SAN FRANCISCO (CN) – A former employee of the largest private money manager in the world says in a federal class action that the company violated ethics rules by putting employees’ investments into company-run funds to rack up fees and boost profits.
In a class action filed in the Northern District of California on April 5, Charles Baird says BlackRock placed its employees’ retirement money into layers of funds managed by BlackRock, racking up fees and costing retirees an estimated $60 million.
“Plan participants were subjected to higher hidden fees through excessive fund layering, where one BlackRock fund invests in a rabbit hole of other BlackRock funds,” Baird says in the complaint. “In this layering scheme, each BlackRock fund charges additional fees to employee investors and those unnecessary layers of fees cannibalize the returns of the employee.”
Blackrock is relatively new to the asset-management sector, but it has quickly ascended to a prominent position in the industry with about $5.1 trillion in assets under its purview – making it the world’s largest asset manager.
Guided by its CEO and founder Larry Fink, BlackRock began organically and through acquisitions and savvy investing grew quickly over 25 years into one of the more formidable Wall Street firms.
Baird worked at Barclays, a major multinational bank headquartered in London, from 2000 until 2009.
In 2009, BlackRock acquired Barclays Global Investors unit for about $13.5 billion. The unit included the exchange trade fund unit, I Shares, which has become increasingly popular as an investment tool.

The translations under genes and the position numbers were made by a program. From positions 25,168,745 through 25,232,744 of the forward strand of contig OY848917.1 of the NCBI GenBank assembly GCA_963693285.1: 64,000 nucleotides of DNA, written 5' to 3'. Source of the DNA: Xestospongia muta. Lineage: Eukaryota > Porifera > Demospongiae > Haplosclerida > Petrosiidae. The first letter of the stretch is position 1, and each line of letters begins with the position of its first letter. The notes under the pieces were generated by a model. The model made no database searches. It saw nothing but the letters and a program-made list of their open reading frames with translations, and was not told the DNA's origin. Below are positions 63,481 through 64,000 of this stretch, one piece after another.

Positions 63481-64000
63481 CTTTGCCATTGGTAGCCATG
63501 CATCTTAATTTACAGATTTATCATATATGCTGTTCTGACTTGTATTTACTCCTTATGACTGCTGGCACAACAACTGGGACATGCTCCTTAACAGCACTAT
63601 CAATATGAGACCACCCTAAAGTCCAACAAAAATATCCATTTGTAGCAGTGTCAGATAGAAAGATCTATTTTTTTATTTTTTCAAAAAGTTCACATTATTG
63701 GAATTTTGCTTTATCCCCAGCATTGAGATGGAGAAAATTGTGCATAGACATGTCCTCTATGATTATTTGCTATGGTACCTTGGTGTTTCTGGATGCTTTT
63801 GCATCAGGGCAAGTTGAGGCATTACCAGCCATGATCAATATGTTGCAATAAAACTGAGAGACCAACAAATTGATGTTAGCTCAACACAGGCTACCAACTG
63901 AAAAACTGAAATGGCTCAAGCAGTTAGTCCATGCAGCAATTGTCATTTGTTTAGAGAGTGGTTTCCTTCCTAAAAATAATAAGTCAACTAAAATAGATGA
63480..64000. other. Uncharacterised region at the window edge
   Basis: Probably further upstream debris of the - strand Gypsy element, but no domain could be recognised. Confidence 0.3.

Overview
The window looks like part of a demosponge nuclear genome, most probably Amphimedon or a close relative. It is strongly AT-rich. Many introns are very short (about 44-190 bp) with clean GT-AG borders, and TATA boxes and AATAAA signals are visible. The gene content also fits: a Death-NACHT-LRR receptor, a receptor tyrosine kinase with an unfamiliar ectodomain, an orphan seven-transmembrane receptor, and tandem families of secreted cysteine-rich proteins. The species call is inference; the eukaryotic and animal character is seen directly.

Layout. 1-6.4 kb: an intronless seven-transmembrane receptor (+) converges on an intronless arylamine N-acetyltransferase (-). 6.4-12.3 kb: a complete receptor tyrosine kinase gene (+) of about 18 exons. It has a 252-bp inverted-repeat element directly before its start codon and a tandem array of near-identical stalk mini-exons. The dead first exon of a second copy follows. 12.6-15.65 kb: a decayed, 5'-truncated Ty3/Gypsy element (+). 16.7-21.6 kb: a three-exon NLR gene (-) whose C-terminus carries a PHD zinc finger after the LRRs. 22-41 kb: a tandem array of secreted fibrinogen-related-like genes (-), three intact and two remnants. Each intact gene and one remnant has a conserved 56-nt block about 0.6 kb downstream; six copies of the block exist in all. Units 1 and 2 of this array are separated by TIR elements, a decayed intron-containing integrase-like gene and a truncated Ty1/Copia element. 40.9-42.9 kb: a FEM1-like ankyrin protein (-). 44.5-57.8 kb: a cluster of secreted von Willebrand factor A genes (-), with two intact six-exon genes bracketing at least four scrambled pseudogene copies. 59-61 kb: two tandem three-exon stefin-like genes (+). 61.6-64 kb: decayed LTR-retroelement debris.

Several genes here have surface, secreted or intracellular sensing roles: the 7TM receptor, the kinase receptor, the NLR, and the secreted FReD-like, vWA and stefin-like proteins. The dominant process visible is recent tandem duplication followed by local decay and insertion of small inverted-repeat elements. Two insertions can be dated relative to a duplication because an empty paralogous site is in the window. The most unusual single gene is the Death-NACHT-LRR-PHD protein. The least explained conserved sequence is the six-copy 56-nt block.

Baird continued working for BlackRock through 2016, according to the complaint.
Shortly before filing the class action, Baird says he investigated the BlackRock Retirement Savings Plan and discovered that it was underperforming funds of a similar caliber offered by Vanguard and other similar financial institutions.
“For example, despite charging a 500 to 871 percent premium, BlackRock’s Low Duration Bond Fund has underperformed Vanguard’s alternative over ten, five, three, and one year horizons,” Baird says in the complaint.
The reason for this is not poor money management, according to Baird, but because BlackRock wants to funnel their own employees’ investments through a series of their funds so it can charge fees that drive company revenues.
This practice amounts to corporate self-dealing and is a violation of the Employee Retirement Income Security Act of 1974, Baird says in the 43-page complaint.
Baird seeks orders to require BlackRock to set up a trust where the ill-gotten gains are placed to the benefit of retirees; an end to BlackRock using its funds as part of its retirement savings package; and the removal of those responsible for implementing the program.
BlackRock did not return an email seeking comment by press time.
Baird is represented by Nina Wasow of Feinberg, Jackson, Worthman and Wasow based in Oakland, California.
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